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Virginia Property Rights

Since the decision by the United States Supreme Court in Kelo v. City of New London many states across the country have taken measures to help protect the rights of private ownership.  The controversial Kelo decision held that a local government can take the private property of one person and give it to another private entity.  While the Court’s ruling was seen by many as a serious blow to citizen’s constitutionally protected rights of private property ownership, the decision prompted a number of states to initiate legislative reform to help curb eminent domain abuse.

The Castle Coalition has released a report, grading each of the states based on their efforts to protect private property owners and their rights based on changes in their respective state laws.  The Castle Coalition is the Institute for Justice’s nationwide grassroots property rights activism project that teaches home and small business owners how to protect themselves and stand up to abuse by governments and developers who seek to use eminent domain to take private property for their own gain.  Stated below is the letter grade, as given by the Castle Coalition, along with a description of the changes that have occurred since Kelo v. City of New London.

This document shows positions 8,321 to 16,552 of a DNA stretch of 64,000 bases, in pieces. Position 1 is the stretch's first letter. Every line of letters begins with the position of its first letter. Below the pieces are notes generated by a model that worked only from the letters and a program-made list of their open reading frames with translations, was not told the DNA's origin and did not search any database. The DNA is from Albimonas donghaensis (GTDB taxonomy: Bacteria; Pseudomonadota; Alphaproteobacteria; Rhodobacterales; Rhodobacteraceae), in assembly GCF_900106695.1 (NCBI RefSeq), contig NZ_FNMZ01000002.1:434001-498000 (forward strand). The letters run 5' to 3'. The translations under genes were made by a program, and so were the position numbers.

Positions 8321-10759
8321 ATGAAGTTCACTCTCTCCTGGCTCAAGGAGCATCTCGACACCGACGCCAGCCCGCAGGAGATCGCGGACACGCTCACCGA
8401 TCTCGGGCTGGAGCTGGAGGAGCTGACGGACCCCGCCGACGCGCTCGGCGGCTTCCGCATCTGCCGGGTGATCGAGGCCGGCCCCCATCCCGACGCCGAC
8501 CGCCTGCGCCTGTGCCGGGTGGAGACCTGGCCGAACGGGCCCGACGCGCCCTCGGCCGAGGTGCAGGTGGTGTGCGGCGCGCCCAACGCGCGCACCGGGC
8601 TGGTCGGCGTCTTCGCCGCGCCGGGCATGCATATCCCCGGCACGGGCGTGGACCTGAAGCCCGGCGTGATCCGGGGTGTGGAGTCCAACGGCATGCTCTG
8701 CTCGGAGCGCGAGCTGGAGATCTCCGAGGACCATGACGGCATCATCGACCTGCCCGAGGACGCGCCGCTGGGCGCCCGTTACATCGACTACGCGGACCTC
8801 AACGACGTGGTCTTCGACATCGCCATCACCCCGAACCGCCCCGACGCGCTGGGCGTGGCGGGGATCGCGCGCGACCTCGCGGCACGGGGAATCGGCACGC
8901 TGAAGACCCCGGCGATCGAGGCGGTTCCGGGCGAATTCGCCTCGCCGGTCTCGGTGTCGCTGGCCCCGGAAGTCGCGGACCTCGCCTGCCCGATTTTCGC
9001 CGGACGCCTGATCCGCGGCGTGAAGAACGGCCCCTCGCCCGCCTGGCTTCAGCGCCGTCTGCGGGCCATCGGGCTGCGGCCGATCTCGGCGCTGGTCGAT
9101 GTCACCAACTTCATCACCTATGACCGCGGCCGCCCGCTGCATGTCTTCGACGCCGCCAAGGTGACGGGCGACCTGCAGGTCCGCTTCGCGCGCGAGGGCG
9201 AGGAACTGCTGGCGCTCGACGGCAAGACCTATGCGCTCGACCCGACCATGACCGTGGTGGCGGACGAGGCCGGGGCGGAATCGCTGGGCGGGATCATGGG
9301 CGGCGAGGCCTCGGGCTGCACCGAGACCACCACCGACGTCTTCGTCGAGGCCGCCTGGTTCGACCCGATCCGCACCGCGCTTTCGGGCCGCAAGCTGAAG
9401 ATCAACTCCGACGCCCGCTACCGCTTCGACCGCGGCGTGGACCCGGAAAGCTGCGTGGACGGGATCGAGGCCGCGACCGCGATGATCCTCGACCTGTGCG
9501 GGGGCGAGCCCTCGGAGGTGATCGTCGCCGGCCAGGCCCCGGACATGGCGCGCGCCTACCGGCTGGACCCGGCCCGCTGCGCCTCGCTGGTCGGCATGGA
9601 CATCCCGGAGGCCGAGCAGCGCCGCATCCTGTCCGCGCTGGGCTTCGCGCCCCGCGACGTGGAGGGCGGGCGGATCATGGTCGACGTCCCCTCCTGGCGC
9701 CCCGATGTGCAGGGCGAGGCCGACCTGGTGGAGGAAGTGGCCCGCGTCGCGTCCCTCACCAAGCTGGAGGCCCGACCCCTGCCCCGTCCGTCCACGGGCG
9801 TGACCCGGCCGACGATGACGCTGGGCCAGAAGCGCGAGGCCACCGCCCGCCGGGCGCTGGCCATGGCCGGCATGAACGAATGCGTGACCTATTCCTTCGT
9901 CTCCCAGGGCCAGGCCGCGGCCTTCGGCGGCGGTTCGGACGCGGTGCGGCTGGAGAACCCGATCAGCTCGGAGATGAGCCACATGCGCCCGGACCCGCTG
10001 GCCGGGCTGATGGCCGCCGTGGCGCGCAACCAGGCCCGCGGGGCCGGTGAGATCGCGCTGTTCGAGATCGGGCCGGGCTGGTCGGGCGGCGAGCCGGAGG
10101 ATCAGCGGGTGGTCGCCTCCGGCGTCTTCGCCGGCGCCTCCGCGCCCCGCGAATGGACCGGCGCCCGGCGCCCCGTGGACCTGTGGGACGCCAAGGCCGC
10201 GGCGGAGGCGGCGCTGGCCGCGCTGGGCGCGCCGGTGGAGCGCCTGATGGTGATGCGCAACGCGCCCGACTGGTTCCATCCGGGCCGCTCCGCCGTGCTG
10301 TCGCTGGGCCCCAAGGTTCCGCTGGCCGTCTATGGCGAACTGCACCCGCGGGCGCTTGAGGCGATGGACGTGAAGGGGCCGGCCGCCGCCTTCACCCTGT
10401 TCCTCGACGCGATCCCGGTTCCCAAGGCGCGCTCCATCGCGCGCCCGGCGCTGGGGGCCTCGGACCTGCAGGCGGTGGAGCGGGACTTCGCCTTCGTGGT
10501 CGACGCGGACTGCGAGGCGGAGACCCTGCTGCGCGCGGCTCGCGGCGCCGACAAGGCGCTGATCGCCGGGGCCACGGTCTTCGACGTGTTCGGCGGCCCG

Virginia Castle Coalition letter grade of

Virginia Property Rights

 

 

 

Several items of legislation reform were passed in the state of Virginia since Kelo v. City of New London in 2005. House Bill 2954 was passed in 2007, which enforced the definition of public use, and also significantly tightened the definition of “blight”, and how it can be used. Local municipalities can still acquire properties that pose a threat to public health or safety, but now residential homes and businesses cannot be seized simply because they are located within a larger blighted area. In addition to House Bill 2954, Senate Bills 781 and 1296 were amended so that the language in those was parallel to that in House Bill 2954 concerning the definition of blighted property.

Summary

Virginia has seen a significant amount of positive legislation since the landmark case of Kelo v. City of New London. In the state of Virginia, the state constitution allows for the General Assembly to define what “public use” means, so in order to secure legislative reform, a constitutional amendment must be passed in order to complete reform in favor of property owners. Click below to read more about House Bill 2954.

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